One highly anticipated trail in the Pikes Peak region could be finished next month, while the opening of another has been delayed.
With funding in place now at the start of Colorado Parks and Wildlife’s fiscal year, Cheyenne Mountain State Park manager Mitch Martin expects builders to fill a quarter-mile gap in Dixon Trail as early as mid-August. That will complete a seven-year effort that started with volunteers determined to see a path to the top of the region’s second-most famous mountain.
With money from Colorado Springs’ tax-funded Trails, Open Space and Parks program and the Friends of Cheyenne Mountain State Park, an easement has been secured on private land about halfway up the mountain. The lack of easement previously had stalled the trail’s opening. The local Rocky Mountain Field Institute constructed the upper stretch of trail on the mountain’s rocky, eastern flank in 2014, adding also the Top of the Mountain Trail, a 3.6-mile figure-eight circuit through meadows and aspen groves that lends hikers more adventure and views after the hard ascent.
Martin said RMFI would need four work days to fill the short gap. “I’m thinking late August for a soft opening,” he said.
Hikers, mountain bikers and equestrians will be able to go 3 miles on Talon Trail, where Dixon Trail starts and gains 2,000-plus feet over another 3 miles. Not all users, though, will be permitted on the second half of the summiting route that switchbacks along a series of stone steps.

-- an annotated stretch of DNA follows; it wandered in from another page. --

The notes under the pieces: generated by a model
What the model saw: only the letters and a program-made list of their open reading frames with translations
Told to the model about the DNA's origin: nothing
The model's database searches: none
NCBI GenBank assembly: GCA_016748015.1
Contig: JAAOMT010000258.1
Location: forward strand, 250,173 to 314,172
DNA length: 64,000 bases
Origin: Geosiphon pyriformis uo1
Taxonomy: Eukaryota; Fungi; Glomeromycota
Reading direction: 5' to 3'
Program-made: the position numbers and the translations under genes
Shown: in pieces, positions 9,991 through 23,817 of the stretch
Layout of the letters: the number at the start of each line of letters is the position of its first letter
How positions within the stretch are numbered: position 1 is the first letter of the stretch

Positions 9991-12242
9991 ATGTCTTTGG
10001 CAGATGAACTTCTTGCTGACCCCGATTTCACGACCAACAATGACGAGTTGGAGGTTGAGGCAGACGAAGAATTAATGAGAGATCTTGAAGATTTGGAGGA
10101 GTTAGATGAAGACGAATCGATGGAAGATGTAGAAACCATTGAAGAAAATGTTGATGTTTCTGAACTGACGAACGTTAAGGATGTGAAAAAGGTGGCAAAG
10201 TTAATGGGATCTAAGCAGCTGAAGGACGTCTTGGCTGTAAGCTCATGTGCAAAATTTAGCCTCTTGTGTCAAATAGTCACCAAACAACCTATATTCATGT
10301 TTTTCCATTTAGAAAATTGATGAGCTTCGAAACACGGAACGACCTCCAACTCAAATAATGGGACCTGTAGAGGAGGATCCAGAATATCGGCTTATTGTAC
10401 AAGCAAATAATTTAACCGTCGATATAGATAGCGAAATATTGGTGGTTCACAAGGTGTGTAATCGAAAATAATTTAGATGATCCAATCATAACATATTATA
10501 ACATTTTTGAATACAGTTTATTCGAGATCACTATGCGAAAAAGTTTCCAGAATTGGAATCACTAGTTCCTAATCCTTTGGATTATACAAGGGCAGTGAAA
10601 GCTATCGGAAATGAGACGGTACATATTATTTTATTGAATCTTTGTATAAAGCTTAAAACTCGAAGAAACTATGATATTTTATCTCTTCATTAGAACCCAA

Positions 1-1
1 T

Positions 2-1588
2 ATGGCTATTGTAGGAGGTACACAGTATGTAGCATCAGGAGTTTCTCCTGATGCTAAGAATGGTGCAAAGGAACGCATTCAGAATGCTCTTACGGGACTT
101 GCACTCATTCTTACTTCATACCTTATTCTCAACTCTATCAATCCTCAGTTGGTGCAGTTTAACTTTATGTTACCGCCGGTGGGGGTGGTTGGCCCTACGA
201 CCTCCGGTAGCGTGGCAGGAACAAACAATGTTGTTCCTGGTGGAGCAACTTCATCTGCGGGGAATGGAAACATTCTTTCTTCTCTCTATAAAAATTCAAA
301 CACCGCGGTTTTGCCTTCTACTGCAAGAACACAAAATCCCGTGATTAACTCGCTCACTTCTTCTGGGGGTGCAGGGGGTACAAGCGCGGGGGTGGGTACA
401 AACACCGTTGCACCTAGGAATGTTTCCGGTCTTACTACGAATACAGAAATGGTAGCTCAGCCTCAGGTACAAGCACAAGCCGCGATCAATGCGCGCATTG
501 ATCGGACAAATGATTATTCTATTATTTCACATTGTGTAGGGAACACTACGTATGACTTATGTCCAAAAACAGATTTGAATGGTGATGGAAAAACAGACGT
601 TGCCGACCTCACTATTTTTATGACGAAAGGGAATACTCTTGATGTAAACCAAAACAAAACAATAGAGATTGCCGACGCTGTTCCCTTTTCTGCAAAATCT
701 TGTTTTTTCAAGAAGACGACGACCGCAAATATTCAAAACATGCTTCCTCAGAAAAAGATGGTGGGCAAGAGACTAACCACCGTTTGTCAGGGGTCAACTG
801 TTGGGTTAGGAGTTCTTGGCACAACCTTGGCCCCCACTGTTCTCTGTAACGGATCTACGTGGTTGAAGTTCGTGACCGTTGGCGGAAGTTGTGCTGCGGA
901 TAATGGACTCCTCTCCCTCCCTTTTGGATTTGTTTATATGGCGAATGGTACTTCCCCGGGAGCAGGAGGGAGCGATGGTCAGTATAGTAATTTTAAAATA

The park’s 2012 management plan calls for hikers only on that section. In discussions with disgruntled mountain bikers, Martin has pledged to explore the possibility of a “back door” route to the Top of the Mountain Trail, a route that would require access on U.S. Forest Service land.
Meanwhile, riders continue their wait for the Lake Moraine Trail, known for decades as the Missing Link.
The project funded by Medicine Wheel Trail Advocates and overseen by the city’s parks department had a hopeful end date in July. But due to other commitments statewide, Singletrack Trails crews weren’t able to restart the job from Pikes Peak’s remote south slope until this week, said David Deitemeyer, the planner with city parks.
“Now everything is moving forward,” he said. “It’s been a project years and years in the making, so a slight delay in the summer I think everybody should understand that.”
Deitemeyer said the contractor expected to work over the next 8-10 weeks. That could mean an opening in time for prime riding in the fall, pleasing cyclists who coveted the trail long before Colorado Springs Utilities’ historic 2010 agreement allowing recreation in its watershed.
Crews have about 2 more miles to finish, connecting that section with a trail built last fall in a widely undiscovered swath of America’s Mountain.
The multiuse Lake Moraine Trail will add a high-alpine option to the region’s outdoor recreation profile. One trailhead will be at the Jones Park area of North Cheyenne Cañon Park, another at Mountain View near Pikes Peak’s halfway station of Barr Camp.
By starting from North Cheyenne Cañon and going the distance to Mountain View, catching Barr Trail, users will realize a new route to the 14,115-foot summit.